The UK’s wildlife is continuing to decline according to a new landmark study published today. Already classified as one of the world’s most nature-depleted countries, nearly one in six of the more than ten thousand species assessed (16%) are at risk of being lost from Great Britain.
The report also highlights those groups facing particular threat, including butterfly species that require specific habitats, whose numbers have decreased on average by 18%, and moths, which have declined in numbers by an average of 31%.
Dr Dan Hoare, Director of Conservation at Butterfly Conservation, said: “80% of butterflies in the UK have declined since the 1970s and half of our butterfly species are on the Red List. Butterflies are a vital part of our ecosystem and are also indicator species, which means they help us to understand the health of our wider environment – we should be taking their decline very seriously.”
According to the report, other groups facing worrying declines include birds (43%), amphibians and reptiles (31%), fungi and lichen (28%) and terrestrial mammals (26%). Much loved species such as Turtle Dove, Hazel Dormouse, Lady’s Slipper Orchid and European Eel now face an uncertain future. There have also been declines in the distributions of more than half (54%) of our flowering plant species, with species such as Heather and Harebell being enjoyed by far fewer people.
Pearl-bordered Fritillary, copyright Mike Duffy, from the surfbirds galleries
Dr Dan Hoare continued: “The science is clear; urgent action must be taken now to halt these declines and restore our natural environment for future generations. We have the answers. We know what conservation measures work, but it needs to happen at a much more urgent pace and on a much larger scale.”
Created in partnership with over 60 conservation organisations, including Butterfly Conservation, State of Nature is the most comprehensive nature report covering the UK, its Crown Dependencies and Overseas Territories. It uses nearly 50 years of data from monitoring schemes and biological recording centres, collated by the incredible work of thousands of skilled volunteers, to provide a benchmark for the status of our wildlife.
Since 1970, the abundance of species studied has declined on average by 19%. However, we also know that before widespread monitoring began, the UK’s biodiversity had already been highly depleted by centuries of habitat loss, unsustainable farming practices, development, and persecution.
As a result, due to human activity the UK now has less than half of its biodiversity remaining. The evidence from the last 50 years, presented in the State of Nature report, shows that the intensive way in which we manage our land for farming and the continuing effects of climate change, are the two biggest drivers of nature loss. At sea, unsustainable fishing and climate change are the major contributing factors.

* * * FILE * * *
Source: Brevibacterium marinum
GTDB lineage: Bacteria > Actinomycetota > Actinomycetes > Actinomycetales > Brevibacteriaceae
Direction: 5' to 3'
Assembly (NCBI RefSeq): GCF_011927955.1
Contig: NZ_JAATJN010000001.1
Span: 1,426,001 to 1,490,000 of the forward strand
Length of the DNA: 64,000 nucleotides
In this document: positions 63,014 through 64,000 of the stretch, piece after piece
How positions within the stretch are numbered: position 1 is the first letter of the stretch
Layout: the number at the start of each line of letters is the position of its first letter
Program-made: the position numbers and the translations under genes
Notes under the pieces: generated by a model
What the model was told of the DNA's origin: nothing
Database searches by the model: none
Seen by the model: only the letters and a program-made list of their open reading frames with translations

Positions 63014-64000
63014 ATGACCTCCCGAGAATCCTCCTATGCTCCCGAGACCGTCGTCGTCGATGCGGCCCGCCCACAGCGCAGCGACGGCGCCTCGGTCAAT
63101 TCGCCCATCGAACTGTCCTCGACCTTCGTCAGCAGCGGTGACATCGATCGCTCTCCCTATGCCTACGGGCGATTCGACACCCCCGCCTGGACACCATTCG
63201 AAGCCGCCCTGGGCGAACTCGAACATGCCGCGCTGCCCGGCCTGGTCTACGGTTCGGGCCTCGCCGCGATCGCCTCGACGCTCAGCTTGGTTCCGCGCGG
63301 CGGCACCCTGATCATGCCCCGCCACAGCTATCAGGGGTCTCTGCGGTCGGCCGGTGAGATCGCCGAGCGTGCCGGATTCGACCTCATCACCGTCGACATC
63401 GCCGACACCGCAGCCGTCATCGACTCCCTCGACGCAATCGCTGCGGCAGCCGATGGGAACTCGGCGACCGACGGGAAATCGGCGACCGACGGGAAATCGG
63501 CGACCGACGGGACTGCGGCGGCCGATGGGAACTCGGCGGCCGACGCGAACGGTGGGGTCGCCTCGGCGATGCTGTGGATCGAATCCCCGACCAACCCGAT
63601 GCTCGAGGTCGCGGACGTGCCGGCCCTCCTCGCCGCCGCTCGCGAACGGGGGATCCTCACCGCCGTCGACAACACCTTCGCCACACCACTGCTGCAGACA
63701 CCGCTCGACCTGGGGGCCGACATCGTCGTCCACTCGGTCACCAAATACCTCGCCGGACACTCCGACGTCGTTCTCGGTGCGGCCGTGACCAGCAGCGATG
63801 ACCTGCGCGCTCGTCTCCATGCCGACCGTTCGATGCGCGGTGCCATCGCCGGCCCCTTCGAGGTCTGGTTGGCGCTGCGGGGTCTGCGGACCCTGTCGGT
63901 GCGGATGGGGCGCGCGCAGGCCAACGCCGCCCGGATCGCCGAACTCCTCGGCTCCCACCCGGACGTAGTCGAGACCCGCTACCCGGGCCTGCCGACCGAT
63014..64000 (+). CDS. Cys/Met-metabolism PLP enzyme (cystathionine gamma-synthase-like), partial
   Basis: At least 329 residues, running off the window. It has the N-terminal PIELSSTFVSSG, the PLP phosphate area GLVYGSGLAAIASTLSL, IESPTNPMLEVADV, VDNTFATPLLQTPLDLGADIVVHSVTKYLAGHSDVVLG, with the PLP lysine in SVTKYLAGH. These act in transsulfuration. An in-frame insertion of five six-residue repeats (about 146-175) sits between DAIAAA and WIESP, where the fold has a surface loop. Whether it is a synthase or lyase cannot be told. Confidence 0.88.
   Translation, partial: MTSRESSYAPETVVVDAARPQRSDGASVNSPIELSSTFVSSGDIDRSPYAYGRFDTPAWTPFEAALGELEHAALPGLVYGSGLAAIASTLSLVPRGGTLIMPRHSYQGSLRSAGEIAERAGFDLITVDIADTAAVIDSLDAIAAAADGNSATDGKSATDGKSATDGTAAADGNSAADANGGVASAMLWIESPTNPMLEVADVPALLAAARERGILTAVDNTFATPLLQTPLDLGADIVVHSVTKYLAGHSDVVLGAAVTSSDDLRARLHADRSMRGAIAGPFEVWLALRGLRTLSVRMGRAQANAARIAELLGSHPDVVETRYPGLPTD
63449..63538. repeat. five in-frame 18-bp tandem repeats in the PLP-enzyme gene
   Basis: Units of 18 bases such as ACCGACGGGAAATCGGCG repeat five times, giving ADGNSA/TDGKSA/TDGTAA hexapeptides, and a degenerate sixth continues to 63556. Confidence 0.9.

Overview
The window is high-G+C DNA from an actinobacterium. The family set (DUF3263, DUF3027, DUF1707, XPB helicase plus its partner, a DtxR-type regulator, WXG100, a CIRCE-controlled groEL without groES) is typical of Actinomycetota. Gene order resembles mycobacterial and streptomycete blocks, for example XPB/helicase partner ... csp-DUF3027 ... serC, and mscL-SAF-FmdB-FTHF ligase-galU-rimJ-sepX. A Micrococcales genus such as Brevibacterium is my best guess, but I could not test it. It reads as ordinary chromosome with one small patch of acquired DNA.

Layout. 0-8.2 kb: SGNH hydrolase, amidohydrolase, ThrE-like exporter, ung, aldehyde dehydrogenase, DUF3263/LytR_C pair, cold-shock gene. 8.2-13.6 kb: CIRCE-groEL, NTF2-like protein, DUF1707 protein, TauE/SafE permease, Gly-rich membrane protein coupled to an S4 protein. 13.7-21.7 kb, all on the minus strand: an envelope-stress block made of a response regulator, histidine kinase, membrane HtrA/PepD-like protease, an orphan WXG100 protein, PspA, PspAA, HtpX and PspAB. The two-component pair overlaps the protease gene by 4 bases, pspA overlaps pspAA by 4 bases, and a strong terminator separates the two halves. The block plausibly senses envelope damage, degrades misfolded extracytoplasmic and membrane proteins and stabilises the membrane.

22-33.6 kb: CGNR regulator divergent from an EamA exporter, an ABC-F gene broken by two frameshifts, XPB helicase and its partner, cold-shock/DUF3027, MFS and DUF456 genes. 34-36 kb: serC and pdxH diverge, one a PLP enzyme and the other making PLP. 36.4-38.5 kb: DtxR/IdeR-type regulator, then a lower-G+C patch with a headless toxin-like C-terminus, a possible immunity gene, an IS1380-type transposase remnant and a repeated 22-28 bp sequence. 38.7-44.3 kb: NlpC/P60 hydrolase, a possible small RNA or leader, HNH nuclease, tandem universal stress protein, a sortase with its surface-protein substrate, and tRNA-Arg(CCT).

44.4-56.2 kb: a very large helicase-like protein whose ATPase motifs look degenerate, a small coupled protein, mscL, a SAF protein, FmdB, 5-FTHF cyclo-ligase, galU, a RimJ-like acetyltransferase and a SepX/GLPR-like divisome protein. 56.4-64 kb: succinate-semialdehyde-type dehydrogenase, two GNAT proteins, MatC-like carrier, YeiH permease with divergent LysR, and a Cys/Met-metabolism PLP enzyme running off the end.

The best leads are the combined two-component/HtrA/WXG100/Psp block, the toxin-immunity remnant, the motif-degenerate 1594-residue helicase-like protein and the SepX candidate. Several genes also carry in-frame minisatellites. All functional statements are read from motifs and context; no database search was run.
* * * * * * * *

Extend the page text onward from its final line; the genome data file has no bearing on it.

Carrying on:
The State of Nature report also found that out of the assessed habitats which are important for wildlife, only one in seven (14%) were found to be in a good condition and only one in fourteen (7%) woodlands and a quarter (25%) of peatlands were assessed to be in a good ecological state. Due to habitat damage from fishing gear, none of the seafloor around the UK was found in good condition. However, restoration projects, such as for peatland and seagrass beds, are now underway to stem declines. Not only will restoring these habitats have clear benefits for nature and people, but they can also help us mitigate and adapt to the impacts of climate change.
Despite recent moves towards more nature-friendly land and sea use, as yet only a fifth of farmland is now in agri-environment schemes with only some of that helping nature, just 44% of woodland is certified as sustainably managed, and only half of fish stocks are sustainably harvested. While all three measures have improved markedly over the past 20 years, there is still a very long way to go. The best available information suggests that nature-friendly farming needs to be implemented at a much wider scale to halt the decline in farmland wildlife, and must be considered alongside the triple challenge of responding to the climate and nature crises whilst still meeting people’s needs for food, energy, and fuel.
Optimistically, the report also highlights where concerted wildlife conservation action has made a key difference to many species and habitats. For example, large-scale restoration projects, such as Cairngorms Connect – which covers 60,000 ha – benefits a suite of woodland dependent species, including butterfly species such as the Pearl-bordered Fritillary. In Lyme Bay Marine Protected Area, the number of species increased markedly since trawling was banned in 2008. The RSPB’s Hope Farm has demonstrated that food production can function alongside measures to benefit wildlife as breeding bird populations increased by 177% over a 12-year period.
Nature conservation works but the scale and ambition need to be rapidly ramped up to tackle, stop and reverse the declines demonstrated by State of Nature.
Read the full report at www.stateofnature.org.uk